The dude you passed in the grocery store, just a normal working stiff that loves music and his family. I guess I’m still that dude, just with an incredibly humbling resume.
Given all the negatives about the changing business landscape of the music business and how tough it is to sell records etc. — what are the positives about the current evolution of the music business?
I teach music business at a college and so I’m especially aware of the changing trends in the industry because I teach about it. The good thing about today’s landscape is that there are opportunities for more people to get their music heard, or their lessons, tutorials and books seen. The playing field has been leveled, which is good, but because of this the market is somewhat saturated, which is bad. Ultimately I believe the cream rises to the top though.
Your favorite motto?
Treat others the way you want to be treated. Also, “Funk is on the one”!
With the changing landscape of the music business, what do you do today to maintain your career as a musician?
To earn a living and support a family in this music business climate I had to diversify and not only use the skills I possessed, but develop new ones. I had
an education background and so teaching and doing instructional videos was a natural fit, but I also produce, arrange, and compose music for movie, tv, and independent artists; something I never considered doing. I have had to stretch myself and become a lifelong learner. Ownership is my goal these days, even if it is partial ownership of things that will continue to produce income for years to come. Also being able to play many styles of music and read music have helped me to continue to get calls.
What do you dream about? Literally.
I often don’t remember my dreams, it’s weird, my wife has vivid dreams but not me. I do think a lot about using my gifts to help others though, as a matter of fact, using all my resources to be a blessing to my family and the guy on the street. Kind of corny, but if you’ve ever helped someone in need, then you know the high that comes from that.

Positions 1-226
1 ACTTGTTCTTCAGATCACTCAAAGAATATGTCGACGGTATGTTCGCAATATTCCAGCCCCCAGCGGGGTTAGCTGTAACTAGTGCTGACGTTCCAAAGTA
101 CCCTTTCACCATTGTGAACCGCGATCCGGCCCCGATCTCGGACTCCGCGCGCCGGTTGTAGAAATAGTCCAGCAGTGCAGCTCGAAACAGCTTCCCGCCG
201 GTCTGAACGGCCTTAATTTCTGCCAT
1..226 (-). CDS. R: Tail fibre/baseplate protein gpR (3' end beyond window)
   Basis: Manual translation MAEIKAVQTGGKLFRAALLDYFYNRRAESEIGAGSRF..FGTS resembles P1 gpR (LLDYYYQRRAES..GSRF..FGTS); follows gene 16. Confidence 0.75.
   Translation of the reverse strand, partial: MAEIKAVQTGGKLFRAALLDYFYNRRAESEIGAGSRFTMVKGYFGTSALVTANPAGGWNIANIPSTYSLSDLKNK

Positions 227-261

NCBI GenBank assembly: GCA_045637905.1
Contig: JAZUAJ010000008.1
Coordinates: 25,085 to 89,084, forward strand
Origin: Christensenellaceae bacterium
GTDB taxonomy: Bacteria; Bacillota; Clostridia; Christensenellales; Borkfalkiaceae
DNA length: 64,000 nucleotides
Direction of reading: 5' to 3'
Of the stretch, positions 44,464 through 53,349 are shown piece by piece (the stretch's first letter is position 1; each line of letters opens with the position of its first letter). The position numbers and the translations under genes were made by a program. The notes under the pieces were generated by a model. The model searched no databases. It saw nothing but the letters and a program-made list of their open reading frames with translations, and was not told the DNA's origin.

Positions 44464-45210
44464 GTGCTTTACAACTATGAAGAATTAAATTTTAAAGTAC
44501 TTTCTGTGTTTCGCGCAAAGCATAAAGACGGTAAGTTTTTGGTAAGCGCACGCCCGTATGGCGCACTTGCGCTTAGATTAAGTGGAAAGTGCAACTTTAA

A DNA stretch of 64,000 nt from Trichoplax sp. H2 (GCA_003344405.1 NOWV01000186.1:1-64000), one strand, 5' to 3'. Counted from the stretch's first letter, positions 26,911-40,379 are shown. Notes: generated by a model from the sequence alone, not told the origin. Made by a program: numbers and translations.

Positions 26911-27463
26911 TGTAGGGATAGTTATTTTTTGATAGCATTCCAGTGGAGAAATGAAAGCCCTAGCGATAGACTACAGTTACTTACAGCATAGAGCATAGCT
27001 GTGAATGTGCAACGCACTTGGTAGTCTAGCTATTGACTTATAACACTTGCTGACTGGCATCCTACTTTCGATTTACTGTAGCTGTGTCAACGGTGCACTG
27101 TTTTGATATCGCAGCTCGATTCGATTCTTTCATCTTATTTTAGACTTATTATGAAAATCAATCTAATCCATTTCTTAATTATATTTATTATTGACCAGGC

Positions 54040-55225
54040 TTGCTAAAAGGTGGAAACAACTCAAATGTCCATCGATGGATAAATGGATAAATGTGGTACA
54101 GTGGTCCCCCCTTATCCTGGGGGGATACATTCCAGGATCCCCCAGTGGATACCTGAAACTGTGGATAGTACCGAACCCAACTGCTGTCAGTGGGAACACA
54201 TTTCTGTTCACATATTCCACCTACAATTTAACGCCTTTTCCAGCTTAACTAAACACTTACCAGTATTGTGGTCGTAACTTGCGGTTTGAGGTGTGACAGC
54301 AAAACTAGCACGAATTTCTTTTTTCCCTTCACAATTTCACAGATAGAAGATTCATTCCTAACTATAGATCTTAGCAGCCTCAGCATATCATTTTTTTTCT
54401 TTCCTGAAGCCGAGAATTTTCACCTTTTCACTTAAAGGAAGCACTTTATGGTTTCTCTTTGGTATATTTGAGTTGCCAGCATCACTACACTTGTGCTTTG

What are your aspirations professionally?
I have surpassed any of the aspirations that I ever had in the music business. I had no intentions of even being a professional musician. I have worked with many of my heroes, legends in the business that now consider me a peer, me a kid from South Central, Los Angeles. So I’m just continuing on this path of growth and uncovering new opportunities musically or otherwise as they present themselves.
Your favorite heroes in fiction?
Sheriff Matt Dillon in Gunsmoke, a cool character.
Your favorite food and drink?
Give me a grilled or blackened salmon filet and an Arnold Palmer and I am
good to go. Top it off with a Creme Brûlée and I am in heaven.
The natural talent you’d like to be gifted with (other than music)?
Well the first thing is I don’t consider myself as a “gifted musician” as I did work very hard at it. But I marvel at the ears and aptitude of a great sound engineer. Knowing about the science of sound, even programming intrigues me.
In life or in music, what one thing have you learned that you’d like to pass on to our readers?
That fame is not all it is cracked up to be, not that I have experienced it, but I have seen it close up. Be thankful for all you have, don’t be jealous, and never stop growing or being a learner. Seems like too many people today think they know it all already. There’s nothing wrong with admitting what you don’t know. As a matter of fact, acknowledging your shortcomings opens you up for real success.